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and now show that water, without any respect to quality, is repeatedly mentioned in the Bible as an emblem and a means of purity.

"And Moses brought Aaron and his sons, and washed them with water." Lev. viii. 6.

"And the priest shall look on him (the leper) again the seventh day; and behold if the plague be somewhat dark, and the plague spread not in the skin, the priest shall pronounce him clean: it is but a scab; and he shall wash his clothes, and be clean." See also Levit. xiii. 34. Levit. xiv. 5, 6, 8, “Wash himself in water that he may be clean." 8. Levit. xv. 5th and 12th verses inclusive.

It is useless to multiply references in order to show that the performance of ablution by water was a Jewish rite.

Two additional cases will be mentioned-1st. that Naaman the leper, who by command of the Prophet, dipt himself seven times in Jordan and was made clean; and 2d. that of Pilate, who, when he saw "that he could prevail nothing (in the release of Jesus) took water and washed his hands before the multitude, saying, I am innocent of the blood of this just person: see ye to it."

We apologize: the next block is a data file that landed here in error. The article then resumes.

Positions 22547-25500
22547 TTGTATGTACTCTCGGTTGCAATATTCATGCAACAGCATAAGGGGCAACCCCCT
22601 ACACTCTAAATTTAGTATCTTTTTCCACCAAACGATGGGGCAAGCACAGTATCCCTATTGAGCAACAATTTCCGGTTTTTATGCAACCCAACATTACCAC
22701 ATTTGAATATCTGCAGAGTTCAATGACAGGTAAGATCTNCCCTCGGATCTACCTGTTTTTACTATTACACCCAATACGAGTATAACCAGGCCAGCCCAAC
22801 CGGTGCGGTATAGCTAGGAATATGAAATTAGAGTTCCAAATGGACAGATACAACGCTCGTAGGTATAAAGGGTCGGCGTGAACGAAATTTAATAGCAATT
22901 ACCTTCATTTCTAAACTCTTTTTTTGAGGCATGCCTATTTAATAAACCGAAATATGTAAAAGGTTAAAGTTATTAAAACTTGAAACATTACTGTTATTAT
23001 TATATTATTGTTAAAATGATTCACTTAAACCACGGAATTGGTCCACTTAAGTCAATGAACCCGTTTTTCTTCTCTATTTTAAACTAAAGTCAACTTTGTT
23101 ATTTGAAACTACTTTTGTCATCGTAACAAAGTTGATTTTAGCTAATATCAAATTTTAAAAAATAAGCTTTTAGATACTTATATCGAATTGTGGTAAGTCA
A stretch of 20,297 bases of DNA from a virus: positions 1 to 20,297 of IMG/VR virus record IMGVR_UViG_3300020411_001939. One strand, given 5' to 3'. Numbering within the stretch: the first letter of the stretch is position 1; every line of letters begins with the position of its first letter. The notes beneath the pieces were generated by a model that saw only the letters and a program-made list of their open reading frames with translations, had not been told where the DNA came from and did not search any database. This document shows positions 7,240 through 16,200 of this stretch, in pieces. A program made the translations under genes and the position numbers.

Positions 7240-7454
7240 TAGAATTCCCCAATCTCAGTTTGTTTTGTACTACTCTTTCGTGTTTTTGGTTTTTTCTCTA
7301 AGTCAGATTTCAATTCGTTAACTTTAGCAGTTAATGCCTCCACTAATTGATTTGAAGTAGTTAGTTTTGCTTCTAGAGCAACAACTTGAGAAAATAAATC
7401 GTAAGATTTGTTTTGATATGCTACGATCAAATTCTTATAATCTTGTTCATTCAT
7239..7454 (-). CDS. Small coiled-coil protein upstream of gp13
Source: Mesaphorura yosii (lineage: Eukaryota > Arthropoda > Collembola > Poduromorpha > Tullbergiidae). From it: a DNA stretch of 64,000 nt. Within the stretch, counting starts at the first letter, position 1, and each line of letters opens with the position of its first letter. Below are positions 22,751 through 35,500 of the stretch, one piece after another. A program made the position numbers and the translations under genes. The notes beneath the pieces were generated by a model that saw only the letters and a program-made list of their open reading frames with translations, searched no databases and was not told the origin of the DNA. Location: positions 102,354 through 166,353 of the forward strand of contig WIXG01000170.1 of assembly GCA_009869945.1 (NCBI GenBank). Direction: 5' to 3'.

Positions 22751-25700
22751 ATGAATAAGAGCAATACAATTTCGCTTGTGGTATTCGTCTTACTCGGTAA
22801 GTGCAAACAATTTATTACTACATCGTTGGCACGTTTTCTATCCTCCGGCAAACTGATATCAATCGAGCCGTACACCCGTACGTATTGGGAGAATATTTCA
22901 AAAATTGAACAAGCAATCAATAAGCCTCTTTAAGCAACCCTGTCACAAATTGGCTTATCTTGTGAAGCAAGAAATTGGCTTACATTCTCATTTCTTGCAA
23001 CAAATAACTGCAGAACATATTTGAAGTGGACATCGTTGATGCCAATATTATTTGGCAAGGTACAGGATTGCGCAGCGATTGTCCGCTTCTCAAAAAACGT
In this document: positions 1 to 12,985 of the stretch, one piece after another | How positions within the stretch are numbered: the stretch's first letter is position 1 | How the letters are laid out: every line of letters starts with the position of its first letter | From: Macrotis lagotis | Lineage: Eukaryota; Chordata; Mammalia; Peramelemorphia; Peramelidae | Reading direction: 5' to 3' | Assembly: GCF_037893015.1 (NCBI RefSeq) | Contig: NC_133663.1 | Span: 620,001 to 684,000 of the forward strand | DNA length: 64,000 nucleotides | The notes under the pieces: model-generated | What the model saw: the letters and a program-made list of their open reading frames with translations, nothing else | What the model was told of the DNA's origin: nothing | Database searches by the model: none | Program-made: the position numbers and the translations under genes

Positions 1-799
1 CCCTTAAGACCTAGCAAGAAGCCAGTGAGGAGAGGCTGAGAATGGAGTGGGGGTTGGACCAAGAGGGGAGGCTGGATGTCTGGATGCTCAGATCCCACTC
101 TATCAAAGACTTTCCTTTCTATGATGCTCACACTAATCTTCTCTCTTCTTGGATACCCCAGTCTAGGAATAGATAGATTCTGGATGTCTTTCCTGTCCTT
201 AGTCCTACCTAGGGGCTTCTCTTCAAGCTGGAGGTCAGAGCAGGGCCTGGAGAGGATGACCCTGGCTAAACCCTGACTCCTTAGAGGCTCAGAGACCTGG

But further, our Saviour himself had respect to water as a physical agent in the work of purification. And here let it be remarked, once for all, that we do not look upon the act itself as a means of purification-as the cause why one becomes purified, or changed in any manner; but we do conscientiously believe that the ceremony of water baptism is an important one, and one with which no Christian community can dispense, without doing violence to the positive injunctions of holy writ.

The Saviour said to Nicodemus, "Except a man be born of water and of the Spirit, he cannot enter into the kingdom of God.” John iii. 5.

Now here are two distict means for bringing about regeneration1st. Water; and 2d. the Spirit. So said the Saviour to Nicodemus. But what says President Beecher? Man may be born of the Spirit without being born of water. We may dispense, indeed, altogether with water; and he might further say, We may dispense with a part of the Saviour's views upon this subject, as that part is altogether unnecessary. Time, customs, and fashions have all combined to do away the necessity of water baptism.

In thus endeavoring to convert the meaning of baptizo into something denoting purify, without regard to mode, means, or object, the author has, as we humbly conceive, violated the acknowledged rules of interpretation, his own principles of investigation and the positive command of our Saviour.

In the eighth section of this essay, on page 59, we are told that John the Evangelist, in his 3d cliapter and 25th verse, uses the words katharismos and baptismos synonymously.

"The facts of the case are these: John and Jesus were baptizingone in Judea, the other in Enon," &c. And there arose a dispute between the disciples of John and some of the Jews concerning purification, (zetesis peri katharismos, according to the Greek version.)